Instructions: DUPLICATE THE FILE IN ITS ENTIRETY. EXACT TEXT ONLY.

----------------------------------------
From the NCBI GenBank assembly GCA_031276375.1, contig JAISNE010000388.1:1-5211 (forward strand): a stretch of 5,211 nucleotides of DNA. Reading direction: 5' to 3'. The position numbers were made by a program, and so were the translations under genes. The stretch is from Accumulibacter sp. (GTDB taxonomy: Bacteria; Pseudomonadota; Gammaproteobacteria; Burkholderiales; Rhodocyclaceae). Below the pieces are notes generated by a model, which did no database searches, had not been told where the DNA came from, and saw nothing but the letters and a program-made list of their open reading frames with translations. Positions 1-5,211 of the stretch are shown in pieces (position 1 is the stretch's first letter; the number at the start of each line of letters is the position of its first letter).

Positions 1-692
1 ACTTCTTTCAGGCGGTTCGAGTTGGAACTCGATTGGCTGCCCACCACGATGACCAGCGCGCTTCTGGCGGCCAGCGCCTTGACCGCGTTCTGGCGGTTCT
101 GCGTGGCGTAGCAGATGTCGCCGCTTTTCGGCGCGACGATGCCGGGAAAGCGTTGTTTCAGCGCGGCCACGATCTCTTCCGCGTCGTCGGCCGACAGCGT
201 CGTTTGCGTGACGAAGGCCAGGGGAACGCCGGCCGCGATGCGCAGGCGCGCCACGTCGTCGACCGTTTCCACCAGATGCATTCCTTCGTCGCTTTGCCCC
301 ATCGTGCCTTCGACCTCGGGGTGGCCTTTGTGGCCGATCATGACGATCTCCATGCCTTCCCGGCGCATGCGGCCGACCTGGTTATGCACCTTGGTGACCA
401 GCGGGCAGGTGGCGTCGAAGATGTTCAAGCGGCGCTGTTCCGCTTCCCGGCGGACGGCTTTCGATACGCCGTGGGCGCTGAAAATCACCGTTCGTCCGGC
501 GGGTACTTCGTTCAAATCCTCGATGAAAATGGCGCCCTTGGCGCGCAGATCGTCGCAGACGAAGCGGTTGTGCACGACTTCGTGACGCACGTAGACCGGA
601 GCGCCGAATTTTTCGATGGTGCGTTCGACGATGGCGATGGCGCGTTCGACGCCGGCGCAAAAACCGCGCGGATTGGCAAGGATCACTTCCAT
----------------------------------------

From the NCBI GenBank assembly GCA_031276375.1, contig JAISNE010000388.1:1-5211 (forward strand): a stretch of 5,211 nucleotides of DNA. Reading direction: 5' to 3'. The position numbers were made by a program, and so were the translations under genes. The stretch is from Accumulibacter sp. (GTDB taxonomy: Bacteria; Pseudomonadota; Gammaproteobacteria; Burkholderiales; Rhodocyclaceae). Below the pieces are notes generated by a model, which did no database searches, had not been told where the DNA came from, and saw nothing but the letters and a program-made list of their open reading frames with translations. Positions 1-5,211 of the stretch are shown in pieces (position 1 is the stretch's first letter; the number at the start of each line of letters is the position of its first letter).

Positions 1-692
1 ACTTCTTTCAGGCGGTTCGAGTTGGAACTCGATTGGCTGCCCACCACGATGACCAGCGCGCTTCTGGCGGCCAGCGCCTTGACCGCGTTCTGGCGGTTCT
101 GCGTGGCGTAGCAGATGTCGCCGCTTTTCGGCGCGACGATGCCGGGAAAGCGTTGTTTCAGCGCGGCCACGATCTCTTCCGCGTCGTCGGCCGACAGCGT
201 CGTTTGCGTGACGAAGGCCAGGGGAACGCCGGCCGCGATGCGCAGGCGCGCCACGTCGTCGACCGTTTCCACCAGATGCATTCCTTCGTCGCTTTGCCCC
301 ATCGTGCCTTCGACCTCGGGGTGGCCTTTGTGGCCGATCATGACGATCTCCATGCCTTCCCGGCGCATGCGGCCGACCTGGTTATGCACCTTGGTGACCA
401 GCGGGCAGGTGGCGTCGAAGATGTTCAAGCGGCGCTGTTCCGCTTCCCGGCGGACGGCTTTCGATACGCCGTGGGCGCTGAAAATCACCGTTCGTCCGGC
501 GGGTACTTCGTTCAAATCCTCGATGAAAATGGCGCCCTTGGCGCGCAGATCGTCGCAGACGAAGCGGTTGTGCACGACTTCGTGACGCACGTAGACCGGA
601 GCGCCGAATTTTTCGATGGTGCGTTCGACGATGGCGATGGCGCGTTCGACGCCGGCGCAAAAACCGCGCGGATTGGCAAGGATCACTTCCAT